• AA NNNN-XXXX

Mobile

Numbers are 8–12 digits long and include a trunk prefix of 0, followed by 8NNN which is the mobile prefix.

  • 0 8NNN XXX XXXX

Saudi Arabia

The phone number is 7 digits and there is a 3 to 5 digit area code including a trunk prefix of 0. The international code is +966 that replaces the 0.

  • 0AA NNN XXXX

Australia

Numbers are 10 digits and written as

  • (0A) NNNN XXXX with +61 for international calls

For local calls the area code is optional.

Turkey

Numbers have a trunk prefix of 0 and the country code is +90 for calling internationally. The 0 is dropped when making calls outside of Turkey.

The common format for Turkish numbers is

  • 0AAA NNN XX NN

Landlines can have the prefix 02, 03, or 04

While mobile numbers have 05

European Union

Austria

Austria and a few other countries are part of the Open Numbering Plan so there is no standard length to the area code or subscriber number, but will range from 4–13 digits in total.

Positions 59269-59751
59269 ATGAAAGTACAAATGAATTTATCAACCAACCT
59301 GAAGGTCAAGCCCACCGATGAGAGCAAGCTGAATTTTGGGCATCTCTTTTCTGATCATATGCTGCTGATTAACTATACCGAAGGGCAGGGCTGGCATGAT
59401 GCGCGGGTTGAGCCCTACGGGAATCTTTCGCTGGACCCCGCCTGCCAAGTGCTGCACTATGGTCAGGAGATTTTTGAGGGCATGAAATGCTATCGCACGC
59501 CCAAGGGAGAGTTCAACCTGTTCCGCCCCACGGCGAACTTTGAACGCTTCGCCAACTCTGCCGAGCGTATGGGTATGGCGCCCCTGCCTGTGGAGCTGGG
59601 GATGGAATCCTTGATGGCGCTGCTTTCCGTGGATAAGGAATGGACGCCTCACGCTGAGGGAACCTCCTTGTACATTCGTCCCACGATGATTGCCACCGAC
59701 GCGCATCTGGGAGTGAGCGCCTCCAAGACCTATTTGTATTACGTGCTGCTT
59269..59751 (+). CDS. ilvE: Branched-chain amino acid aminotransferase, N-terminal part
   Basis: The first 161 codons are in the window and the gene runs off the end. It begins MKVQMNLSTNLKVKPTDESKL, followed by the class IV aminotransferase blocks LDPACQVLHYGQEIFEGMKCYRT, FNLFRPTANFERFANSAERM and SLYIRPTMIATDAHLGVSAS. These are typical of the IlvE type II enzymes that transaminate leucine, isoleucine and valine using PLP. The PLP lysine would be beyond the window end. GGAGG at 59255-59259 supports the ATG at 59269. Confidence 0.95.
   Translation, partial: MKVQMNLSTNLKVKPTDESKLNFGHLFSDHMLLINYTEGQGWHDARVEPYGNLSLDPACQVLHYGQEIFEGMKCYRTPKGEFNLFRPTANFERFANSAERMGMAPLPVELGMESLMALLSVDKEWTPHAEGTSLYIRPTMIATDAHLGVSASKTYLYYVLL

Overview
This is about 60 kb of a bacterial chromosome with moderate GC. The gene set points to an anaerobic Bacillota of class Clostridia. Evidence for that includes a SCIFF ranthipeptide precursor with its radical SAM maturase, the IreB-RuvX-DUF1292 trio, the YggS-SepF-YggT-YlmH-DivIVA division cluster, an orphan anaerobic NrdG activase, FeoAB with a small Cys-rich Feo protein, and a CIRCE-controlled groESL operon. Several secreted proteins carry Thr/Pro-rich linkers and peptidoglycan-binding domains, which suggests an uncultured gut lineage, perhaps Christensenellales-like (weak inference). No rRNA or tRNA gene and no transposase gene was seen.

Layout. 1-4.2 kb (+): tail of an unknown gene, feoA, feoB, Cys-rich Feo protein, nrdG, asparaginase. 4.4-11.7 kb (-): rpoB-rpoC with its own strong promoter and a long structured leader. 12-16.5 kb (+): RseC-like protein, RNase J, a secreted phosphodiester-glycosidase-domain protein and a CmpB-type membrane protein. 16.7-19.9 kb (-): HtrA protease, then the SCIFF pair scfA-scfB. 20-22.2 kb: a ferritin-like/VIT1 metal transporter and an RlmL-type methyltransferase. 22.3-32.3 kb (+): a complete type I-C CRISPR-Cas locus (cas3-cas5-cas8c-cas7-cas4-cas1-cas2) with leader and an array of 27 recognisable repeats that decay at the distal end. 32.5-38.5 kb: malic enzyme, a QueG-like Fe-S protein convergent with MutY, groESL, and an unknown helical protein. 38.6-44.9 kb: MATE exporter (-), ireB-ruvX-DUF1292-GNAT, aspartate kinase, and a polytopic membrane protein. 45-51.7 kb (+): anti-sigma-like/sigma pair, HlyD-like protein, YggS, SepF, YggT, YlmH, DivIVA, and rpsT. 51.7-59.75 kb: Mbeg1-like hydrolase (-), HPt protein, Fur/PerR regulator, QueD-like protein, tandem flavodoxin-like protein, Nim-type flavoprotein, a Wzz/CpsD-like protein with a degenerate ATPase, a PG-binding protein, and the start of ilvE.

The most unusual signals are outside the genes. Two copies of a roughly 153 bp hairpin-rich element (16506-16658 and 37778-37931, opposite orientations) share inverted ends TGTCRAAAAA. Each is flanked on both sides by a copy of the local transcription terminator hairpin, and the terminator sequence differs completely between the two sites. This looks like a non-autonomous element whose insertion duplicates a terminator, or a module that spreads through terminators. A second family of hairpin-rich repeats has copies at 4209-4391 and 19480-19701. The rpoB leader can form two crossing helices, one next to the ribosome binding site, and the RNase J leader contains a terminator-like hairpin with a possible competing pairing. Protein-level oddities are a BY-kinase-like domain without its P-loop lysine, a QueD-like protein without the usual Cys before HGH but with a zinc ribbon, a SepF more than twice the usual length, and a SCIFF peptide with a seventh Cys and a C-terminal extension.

The international code is +43.

Landline

  • 1 NNN XXXX

Mobile

Phone numbers start with the number 6 and the format can be:

  • 6AA NNN XXXX

Bulgaria

Numbers are 8 or 9 digits in length, with an additional area code and have a trunk prefix of 0 or the country code of +359.

Landline

  • 0A NNN XXXX

Mobile

  • 0AAA NNN XXXX

Belgium

Phone numbers will start with a 0 and the “zone prefix” which can be 1–2 digits for landlines and 3 digits for mobile phones.

Landlines

Depending on the zone prefix numbers can be written as

  • 0AA NN NN NN or
  • 0A NNN NN NN

Mobile

The first digit of the zone prefix is always 4 and the format can be written as:

  • 04AA NN NN NN

Numbers can sometimes have a slash or dots between the zone prefix and subscriber’s number such as